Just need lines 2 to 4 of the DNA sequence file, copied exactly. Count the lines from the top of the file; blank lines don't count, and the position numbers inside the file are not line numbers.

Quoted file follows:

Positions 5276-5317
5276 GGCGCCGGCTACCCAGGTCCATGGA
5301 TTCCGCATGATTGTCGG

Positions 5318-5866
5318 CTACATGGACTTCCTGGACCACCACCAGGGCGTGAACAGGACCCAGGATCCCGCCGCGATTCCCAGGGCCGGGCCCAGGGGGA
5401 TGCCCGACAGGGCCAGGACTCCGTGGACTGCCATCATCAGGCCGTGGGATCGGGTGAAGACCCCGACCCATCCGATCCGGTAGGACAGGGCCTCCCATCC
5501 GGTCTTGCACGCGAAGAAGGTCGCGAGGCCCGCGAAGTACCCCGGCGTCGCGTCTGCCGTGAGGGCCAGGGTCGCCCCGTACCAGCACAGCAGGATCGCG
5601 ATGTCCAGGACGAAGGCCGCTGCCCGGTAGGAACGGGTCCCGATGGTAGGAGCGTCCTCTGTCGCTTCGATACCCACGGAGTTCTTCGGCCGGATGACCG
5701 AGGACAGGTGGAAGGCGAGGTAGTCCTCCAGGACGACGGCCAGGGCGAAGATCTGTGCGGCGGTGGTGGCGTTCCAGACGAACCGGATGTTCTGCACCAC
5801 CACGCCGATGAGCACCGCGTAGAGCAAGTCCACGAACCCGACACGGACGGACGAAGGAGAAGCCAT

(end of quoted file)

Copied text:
5276 GGCGCCGGCTACCCAGGTCCATGGA
5301 TTCCGCATGATTGTCGG

Positions 5318-5866